A dream come true



Dr Katy Johnson


Dead man's curve, treetop flying and one of the highest rates of aviation accidents in South Africa, can this really be anyone's dream job? For a small group of highly specialised, nature loving helicopter pilots that is exactly what it is. For them, working as one of South Africa's game capture pilots is ‘a dream come true'.

"Being a SANParks pilot is more than just a job, it's a passion. You have to love your work, because even when you leave the hangar at night you're never off duty. There can always be an emergency call, poachers in the park or an accident, you just never know", explains SANParks chief pilot Grant Knight. Alongside Charles Thompson, they are responsible for servicing all the helicopter pilot needs of South Africa's 22 national parks. A formidable undertaking.

"There is never a typical week for a helicopter pilot in South African National Parks, every week, every day heralds new challenges. That's why I love this job", explains Grant, "but there are various components that remain the same, for instance anti-poaching/law enforcement, game capture, aerial census, emergency call outs. Another aspect of the job is the variety of national parks we work in. Last week I got to see five of South Africa's 22 national parks. Something most South Africans might take a lifetime rather than a week doing. I am very privileged; I have an amazing job.

"I had to conduct a census in Mountain Zebra National Park on Monday and Tuesday. So I left Skukuza early on Monday morning, picked up fuel at Golden Gate National Park before heading on to Bloemfontein Airport and then to Mountain Zebra National Park. The census we were undertaking was a full wildlife census, which meant we needed to count everything. Census flying, whether it is full counts or counting a particular animal, for instance the rhino censuses we conducted in Kruger recently, takes precision flying. The census has to be repeatable to reduce bias, so we have set routes, speeds, and height above ground level. These vary depending on where we are flying.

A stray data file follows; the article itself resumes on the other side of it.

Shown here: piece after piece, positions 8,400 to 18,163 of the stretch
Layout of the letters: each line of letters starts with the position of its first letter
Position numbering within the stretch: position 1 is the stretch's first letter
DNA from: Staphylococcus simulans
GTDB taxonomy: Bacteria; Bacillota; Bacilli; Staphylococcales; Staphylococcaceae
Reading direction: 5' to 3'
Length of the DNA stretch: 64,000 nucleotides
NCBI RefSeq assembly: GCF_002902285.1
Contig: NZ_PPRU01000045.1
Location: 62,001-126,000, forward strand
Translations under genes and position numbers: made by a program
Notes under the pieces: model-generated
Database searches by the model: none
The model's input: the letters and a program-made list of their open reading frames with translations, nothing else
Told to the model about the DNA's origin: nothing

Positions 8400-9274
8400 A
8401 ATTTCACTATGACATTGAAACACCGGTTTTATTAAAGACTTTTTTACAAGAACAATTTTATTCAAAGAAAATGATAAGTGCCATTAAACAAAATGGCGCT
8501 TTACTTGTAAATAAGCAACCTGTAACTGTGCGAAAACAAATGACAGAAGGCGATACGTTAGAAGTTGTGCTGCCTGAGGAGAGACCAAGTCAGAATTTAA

So for Mountain Zebra, we use the boundary fence and produce a map, where the coordinates can be fed into our GPS. Then we follow the GPS to the dot, ensuring we stay on the correct transect lines. The speed we fly at also varies. It is very dependant on the vegetation cover of the survey area, so in the Karoo National Park where it is relatively flat and sparse we can fly faster than we would in Addo where the vegetation is more dense and difficult to observe the wildlife. For the majority of the surveys we fly about 150ft from the ground, flying so low you have to be particularly careful.

"On Tuesday we also assisted with a cheetah collaring and that required some intense flying and goes to show that you can never predict what animals will do. Due to the terrain the helicopter had no space to land so Dave the vet had to climb out as I hovered, one skid on a rock, balancing precariously while he lifted the now sleeping cheetah into the helicopter. This kind of flying you can't learn from books or courses, 99 percent of the flying we do you have to learn on the job. There just isn't any other way.

There is a horrific statistic that over 50 percent of the aviation helicopter accidents that occur in South Africa are as a result of game capture. It's because to catch game you have to fly low. You are either herding the animals into the boma, or need to get close enough so that a vet can dart an individual animal and then you need to herd it to the awaiting ground team.

Dead man’s curve

Flying that low means you enter what's called ‘the dead man's curve'. It is dictated by the height you're flying and the speed you're travelling. Below a certain height and under a certain speed means you fall within the curve. Falling within the dead man's curve means that if your engine does fail it will be virtually impossible to start an autorotation, the only action left which might save your life. Autorotation is when the rotor blades start to rotate due to the wind from the helicopter falling vertically after the engines failed. As you come closer to the ground, you then start pulling the helicopter's nose up by pulling back on the cyclic. This action is called flaring and reduces the rate of descent and forward ground speed so that you can land safely, but, it is all about timing.

If you start flaring too soon there is a chance you could stop the blades from auto-rotating too soon and then you would start dropping again - the consequences of this are likely to be fatal. Likewise if you leave it too long to flare, then you will also impact the ground too hard and the likelihood of surviving uninjured isn't great. So it is all about timing, and autorotation is something all pilots need to know about. However as game capture pilots we are often flying too low and too slow to be able to set up a stable autorotation, so it's called flying in the ‘Dead Man's Curve'.